Førde fjord – a dumping ground for Norway’s mining industry?
On the 17th of April 2015, mining company Nordic Mining was given approval by the Norwegian Government (Ministry of Climate & Environment and the Municipality and Modernisations Ministry) to exploit the mineral rutile from the top of Engebø Mountain, situated in the county of Sogn og Fjordane, using mountain top removal techniques. Nordic Mining was been given permission to deposit large parts of the mining tailings in a submarine disposal in the nearby Førde fjord. The local authorities in both Askvoll and Naustdal have given their consent to Nordic Mining’s application.
Ask the Norwegian Prime Minister to intervene to stop plans to dump mining waste in the pristine Førdefjord and stop this environmentally harmful practice
There is a strong environmental opposition to the project, and both the environmental movement and the local government in Førde are taking the case to the court of the EFTA (European Free Trade Association – an association of Norway, Iceland, Switzerland and Lichtenstein, set up in parallel with – and linked to – the European Union), who allege that the approval breaches the EU Water Framework Directive (to which Norway is signatory).
Nordic Mining has been granted permission to deposit 4 million tons mining waste at the bottom of the Førde fjord every year, over a period of 50 years. In total almost 250 million tons will be deposited in the fjord.
Rutile is a mineral composed primarily of titanium dioxide (TiO2), used to manufacture pure titan dioxide. Its most common use is white colour pigmentation, used in plastic and paint; and it can also be used to manufacture titanium and alloy metals. Engebø Mountain has Norway’s largest known deposits of rutile, with over 15 million tons of pure rutile. The rutile occurrence is widely spread in the area in eclogite (metamorphic) rock, but only 2-7 % of the rock is rutile.
Nordic Mining has not yet specified which chemicals they wish to use during the disposal. This has caused concerns from amongst others the Marine Research Institute. They fear Nordic Mining will use toxic and damaging chemicals. Nevertheless the waste dumped in the fjord could include sulphuric acid, sodium, phosphoric acid, carbonic acid and acrylamide as well as other acids, solvents and heavy metals including copper, nickel, lead, zinc and mercury.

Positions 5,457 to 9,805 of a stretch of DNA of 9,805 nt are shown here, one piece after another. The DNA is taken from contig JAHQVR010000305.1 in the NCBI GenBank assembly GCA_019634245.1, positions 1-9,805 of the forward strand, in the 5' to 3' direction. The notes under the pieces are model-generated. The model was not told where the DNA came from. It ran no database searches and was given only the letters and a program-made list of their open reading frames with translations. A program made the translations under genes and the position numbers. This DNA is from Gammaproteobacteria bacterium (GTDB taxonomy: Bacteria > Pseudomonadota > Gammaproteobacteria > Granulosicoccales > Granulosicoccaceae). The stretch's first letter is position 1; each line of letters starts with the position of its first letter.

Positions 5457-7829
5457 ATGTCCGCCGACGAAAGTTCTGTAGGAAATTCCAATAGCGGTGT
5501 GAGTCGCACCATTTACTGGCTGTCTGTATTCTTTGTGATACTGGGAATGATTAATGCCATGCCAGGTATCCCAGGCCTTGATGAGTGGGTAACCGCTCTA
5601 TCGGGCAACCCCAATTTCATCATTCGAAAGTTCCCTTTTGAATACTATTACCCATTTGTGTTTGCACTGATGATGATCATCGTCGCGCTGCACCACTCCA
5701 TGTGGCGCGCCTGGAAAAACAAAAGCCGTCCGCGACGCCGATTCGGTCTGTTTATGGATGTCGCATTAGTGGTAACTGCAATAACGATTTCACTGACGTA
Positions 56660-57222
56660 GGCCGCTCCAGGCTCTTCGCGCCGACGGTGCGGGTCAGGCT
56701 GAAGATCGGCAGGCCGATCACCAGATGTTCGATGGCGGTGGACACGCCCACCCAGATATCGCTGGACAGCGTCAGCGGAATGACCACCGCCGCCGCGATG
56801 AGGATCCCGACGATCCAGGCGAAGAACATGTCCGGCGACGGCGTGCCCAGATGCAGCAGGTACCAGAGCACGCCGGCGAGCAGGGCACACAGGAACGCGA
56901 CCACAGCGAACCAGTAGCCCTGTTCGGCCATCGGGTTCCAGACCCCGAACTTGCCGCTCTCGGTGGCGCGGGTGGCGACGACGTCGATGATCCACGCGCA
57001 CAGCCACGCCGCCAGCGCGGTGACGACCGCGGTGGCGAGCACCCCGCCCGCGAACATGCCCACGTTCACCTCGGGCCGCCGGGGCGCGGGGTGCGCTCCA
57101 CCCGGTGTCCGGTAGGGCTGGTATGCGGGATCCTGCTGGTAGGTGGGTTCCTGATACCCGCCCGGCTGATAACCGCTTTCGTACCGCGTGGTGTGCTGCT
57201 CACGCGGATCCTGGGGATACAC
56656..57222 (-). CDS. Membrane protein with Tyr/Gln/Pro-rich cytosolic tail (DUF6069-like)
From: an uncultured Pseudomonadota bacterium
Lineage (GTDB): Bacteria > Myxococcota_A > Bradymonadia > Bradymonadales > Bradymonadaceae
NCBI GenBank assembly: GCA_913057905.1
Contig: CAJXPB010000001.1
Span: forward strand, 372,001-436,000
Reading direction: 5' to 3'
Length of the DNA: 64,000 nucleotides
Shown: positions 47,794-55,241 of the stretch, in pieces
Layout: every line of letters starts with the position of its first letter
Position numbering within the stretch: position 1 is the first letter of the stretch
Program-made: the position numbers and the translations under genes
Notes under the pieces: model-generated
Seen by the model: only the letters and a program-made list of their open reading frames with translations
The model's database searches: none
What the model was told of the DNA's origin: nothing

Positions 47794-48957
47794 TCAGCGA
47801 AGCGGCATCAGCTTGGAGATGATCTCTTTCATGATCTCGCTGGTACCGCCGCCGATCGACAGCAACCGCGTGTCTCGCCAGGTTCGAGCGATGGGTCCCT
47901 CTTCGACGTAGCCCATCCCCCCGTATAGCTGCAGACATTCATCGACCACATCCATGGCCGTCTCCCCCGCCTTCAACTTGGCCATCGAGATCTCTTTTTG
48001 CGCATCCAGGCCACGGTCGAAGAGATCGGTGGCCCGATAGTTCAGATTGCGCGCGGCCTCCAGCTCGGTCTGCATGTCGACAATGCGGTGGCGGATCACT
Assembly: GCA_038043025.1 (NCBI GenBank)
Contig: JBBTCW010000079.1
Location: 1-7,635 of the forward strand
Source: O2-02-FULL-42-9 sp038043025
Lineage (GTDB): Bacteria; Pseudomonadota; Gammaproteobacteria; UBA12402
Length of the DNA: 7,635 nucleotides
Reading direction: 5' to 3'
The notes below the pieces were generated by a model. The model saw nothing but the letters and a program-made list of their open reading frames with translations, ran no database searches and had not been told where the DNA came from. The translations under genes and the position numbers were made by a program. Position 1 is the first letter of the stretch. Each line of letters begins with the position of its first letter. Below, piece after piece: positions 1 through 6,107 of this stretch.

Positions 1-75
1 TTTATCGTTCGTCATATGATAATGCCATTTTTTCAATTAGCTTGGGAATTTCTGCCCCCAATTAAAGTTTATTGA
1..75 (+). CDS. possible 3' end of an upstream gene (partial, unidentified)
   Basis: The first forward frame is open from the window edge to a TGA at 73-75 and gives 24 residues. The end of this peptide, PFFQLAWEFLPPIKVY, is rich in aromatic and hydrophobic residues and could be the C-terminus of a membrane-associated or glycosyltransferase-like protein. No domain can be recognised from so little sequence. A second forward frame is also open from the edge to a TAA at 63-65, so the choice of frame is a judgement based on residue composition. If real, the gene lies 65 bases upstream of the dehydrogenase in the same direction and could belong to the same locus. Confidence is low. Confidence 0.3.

The Førde fjord is one of the Norwegian West Coast’s cleanest and richest fjords – with good living conditions on the bottom of the fjord lined with corals and sponge, and the living and breeding area for many red listed fish species in danger of extinction.
The fjord has important spawning areas and nursery areas for a number of species such as halibut and herring. There are also endangered deep-water fish such as redfish, blue ling and dogfish that will lose their living areas if disposal starts. Skirting the disposal area is one of the most important spawning and living sites of the Norwegian Coastal Cod – a species that is already under threat: the Marine Research Institute recommends that no more Coastal Cod be taken before the population is stable again. Eel and River Clam have also been registered – species that have had a massive decrease in numbers in Norway the past hundred years.
The Førde fjord has ‘National Salmon Fjord’ status, meaning the fjord is important for Atlantic salmon, which Norway has a special responsibility to protect. The limit of the salmon fjord goes further into the fjord than where the disposal area is planned, but the salmon has to travel through the whole length of the fjord to get to and from the salmon rivers to breed. The status as national salmon fjord should give it extra protection. Fjords are in themselves an endangered type of habitat in Norway, due to a diverse set of negative impacts from industry, pollution, overfishing etc.
Following a recommendation from the Minister of Climate & Environment, the Municipality and Modernisations Minister granted Nordic Mining approval to start mining the Engebø Mountain.
Natur og Ungdom / Young Friends of the Earth Norway has now started civil disobedience actions – something that Natur og Ungdom rarely does. Since 2nd February, [LINK]activists have been chaining themselves to the machines on top of the Engebø Mountain, slowing down the test drilling being carried out by the mining company.